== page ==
They make a memorable mashup of the Cult and Wire in the album’s title track and follow with Shallows, Lund turning up the chorus for a deep-freeze John McGeoch-era Siouxsie chill before a big, cinematic, doublespeed stampede out.

Tumbling Joy Division drums and freezer-burn Bauhaus broken chords mingle over the synths in the background in Desire Reserve, There’s a little vintage PiL in Enemy Flies Above; the band wind up the record with the careening Saturday Night Leave.

Hypnotically Intense, Resonant Psychedelic Instrumental Themes From the Mute Duo

If Big Lazy‘s creepy big-sky tableaux, the southwestern gothic vistas of the Friends of Dean Martinez or peak-era, late 80s Sonic Youth are your thing, you’ll love the Mute Duo. With just pedal steel and drums, their slowly unfolding, tectonically shifting soundscapes are as suspenseful as they are psychedelic. Their album Lapse in Passage is streaming at Bandcamp.

There’s enough reverb on Sam Wagster’s pedal steel here to drive a truck through, maxing out the icily overdriven resonance. A lingering menace slowly builds over airy drones as Derived From Retinas, the first track, coalesces out of spare, reverb-drenched phrases, Skyler Rowe’s drums and the spacious upward swoops from the steel hinting that the clouds will break. They don’t, and the rhythm never completely comes together, even as the duo make a grim modal anthem out of it.

A metallic mist of overtones rises as the one-chord tableau Past Musculature Plains gathers momentum: it could be the great lost atmospheric track from Sonic Youth’s Daydream Nation.

Canopy Bells, a minimalist mini-suite, gets a summery, hazy introduction, wind chimes gently rattling in the breeze before the drums begin prowling. The frenetic, roaring crescendo comes as a jolt;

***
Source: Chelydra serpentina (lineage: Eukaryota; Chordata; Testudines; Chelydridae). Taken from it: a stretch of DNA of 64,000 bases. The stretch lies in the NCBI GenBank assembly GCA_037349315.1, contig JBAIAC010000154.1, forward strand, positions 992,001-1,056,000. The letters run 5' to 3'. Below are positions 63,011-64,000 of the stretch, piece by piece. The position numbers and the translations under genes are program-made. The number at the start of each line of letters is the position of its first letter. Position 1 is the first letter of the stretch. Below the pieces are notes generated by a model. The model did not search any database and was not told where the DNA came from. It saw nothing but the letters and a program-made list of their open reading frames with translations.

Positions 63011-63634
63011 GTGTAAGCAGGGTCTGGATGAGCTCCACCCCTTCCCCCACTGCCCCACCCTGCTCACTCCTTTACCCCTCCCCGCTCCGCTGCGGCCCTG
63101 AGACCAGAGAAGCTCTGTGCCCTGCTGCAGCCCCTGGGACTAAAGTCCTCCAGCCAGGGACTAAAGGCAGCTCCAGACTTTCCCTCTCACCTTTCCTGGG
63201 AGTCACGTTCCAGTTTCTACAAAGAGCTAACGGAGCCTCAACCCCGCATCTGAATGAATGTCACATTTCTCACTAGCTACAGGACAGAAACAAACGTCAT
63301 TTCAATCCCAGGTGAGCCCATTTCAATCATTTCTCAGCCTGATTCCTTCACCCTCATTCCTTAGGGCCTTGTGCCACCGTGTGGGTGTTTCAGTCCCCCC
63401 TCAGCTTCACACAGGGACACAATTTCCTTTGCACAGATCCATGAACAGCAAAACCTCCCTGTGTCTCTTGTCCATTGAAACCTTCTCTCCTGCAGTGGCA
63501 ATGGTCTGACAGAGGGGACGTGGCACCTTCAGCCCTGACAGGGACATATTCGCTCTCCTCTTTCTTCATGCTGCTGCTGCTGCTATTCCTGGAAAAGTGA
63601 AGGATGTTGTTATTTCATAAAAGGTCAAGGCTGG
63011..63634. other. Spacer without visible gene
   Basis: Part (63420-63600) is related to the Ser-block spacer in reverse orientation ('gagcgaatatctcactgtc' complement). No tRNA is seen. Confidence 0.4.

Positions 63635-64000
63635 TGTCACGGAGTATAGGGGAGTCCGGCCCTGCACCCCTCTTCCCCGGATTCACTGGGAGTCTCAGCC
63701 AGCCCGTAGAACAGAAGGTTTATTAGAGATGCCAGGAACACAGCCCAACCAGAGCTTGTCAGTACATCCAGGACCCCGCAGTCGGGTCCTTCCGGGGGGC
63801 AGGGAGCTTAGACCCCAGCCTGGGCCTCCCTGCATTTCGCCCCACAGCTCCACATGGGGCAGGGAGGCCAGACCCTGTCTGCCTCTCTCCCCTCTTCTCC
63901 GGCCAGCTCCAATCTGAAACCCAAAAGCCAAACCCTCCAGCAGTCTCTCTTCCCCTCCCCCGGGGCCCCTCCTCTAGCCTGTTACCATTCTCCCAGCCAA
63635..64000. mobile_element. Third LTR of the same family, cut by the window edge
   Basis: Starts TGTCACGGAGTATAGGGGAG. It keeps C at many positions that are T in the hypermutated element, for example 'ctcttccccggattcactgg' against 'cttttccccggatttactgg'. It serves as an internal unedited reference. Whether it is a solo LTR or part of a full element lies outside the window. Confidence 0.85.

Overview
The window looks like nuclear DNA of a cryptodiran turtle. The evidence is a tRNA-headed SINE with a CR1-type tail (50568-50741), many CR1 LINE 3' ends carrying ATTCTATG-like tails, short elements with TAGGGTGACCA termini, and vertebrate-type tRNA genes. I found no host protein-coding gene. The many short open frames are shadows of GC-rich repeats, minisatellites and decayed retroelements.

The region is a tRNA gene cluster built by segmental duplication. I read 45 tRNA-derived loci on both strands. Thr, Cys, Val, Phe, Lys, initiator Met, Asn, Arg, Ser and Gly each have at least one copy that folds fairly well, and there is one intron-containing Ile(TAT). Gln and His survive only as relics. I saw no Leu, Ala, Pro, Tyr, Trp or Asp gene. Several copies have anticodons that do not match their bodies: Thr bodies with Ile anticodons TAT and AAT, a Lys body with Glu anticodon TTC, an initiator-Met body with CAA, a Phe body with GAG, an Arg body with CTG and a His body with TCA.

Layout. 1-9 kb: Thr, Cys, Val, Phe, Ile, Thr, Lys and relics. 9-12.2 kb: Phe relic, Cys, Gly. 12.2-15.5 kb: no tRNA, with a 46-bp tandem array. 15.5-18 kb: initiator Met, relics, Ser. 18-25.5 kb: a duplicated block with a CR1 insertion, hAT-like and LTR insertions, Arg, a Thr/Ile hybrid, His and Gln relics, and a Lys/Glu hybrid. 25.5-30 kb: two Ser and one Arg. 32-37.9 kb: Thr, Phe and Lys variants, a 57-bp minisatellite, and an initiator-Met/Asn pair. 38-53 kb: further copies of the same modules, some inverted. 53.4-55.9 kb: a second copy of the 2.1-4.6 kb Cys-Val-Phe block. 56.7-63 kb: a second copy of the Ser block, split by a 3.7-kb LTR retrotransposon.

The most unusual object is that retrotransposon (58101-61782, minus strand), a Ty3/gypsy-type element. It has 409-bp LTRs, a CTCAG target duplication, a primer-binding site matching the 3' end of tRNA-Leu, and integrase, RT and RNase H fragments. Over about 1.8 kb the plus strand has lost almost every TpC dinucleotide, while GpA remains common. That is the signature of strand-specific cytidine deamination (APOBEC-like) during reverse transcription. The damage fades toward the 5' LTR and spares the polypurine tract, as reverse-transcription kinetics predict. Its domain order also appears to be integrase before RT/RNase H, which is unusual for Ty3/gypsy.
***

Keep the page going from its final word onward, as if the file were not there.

The brief ambient interlude A Timbre Profile leads into the album’s most epic track, Overland Line, which could be the skeleton frame of an early PiL instrumental played with a slide. This time it’s the drums which hold this together as Wagster leaves plenty of distance between his phrases. Echoey loops mingle through a long crescendo;  Rowe’s decisive cymbal whacks kick off the coda.

Dallas in the Dog Days has sheets of steel floating over a similarly reverb-iced, moodily pastoral, slightly out-of-tune piano track. With its simple variations on a drone finally gathering into a flock of busy wings, Redwinged Blackbirds comes across as a minimalist take on early 70s instrumental Pink Floyd. The album winds up with Last Greys, the drums pulling its anthemic, loopy phrases further outside. This is a great lights-out, late night listen.

Fiver Puts Out a Smartly Lyrical New Psychedelic Americana Record

Songwriter/guitarist Simone Schmidt a.k.a. Fiver writes catchy, thoughtful, expansive, distantly Americana-tinged rock songs that draw on peak-era, early zeros-era Neko Case and Cat Power along with the Grateful Dead. Schmidt likes a biting turn of phrase and sings her allusive, historically informed narratives in a breathy, modulated mezzo-soprano. Her latest album with Scottish trio the Atlantic School of Spontaneous Composition is streaming at Bandcamp

Yeah But Uhh Hey, a steady, vamping, syncopated backbeat number sets the stage, a cynical gig-economy era workingperson’s lament. What goes round seems to come around here; it all falls apart gracefully at the end.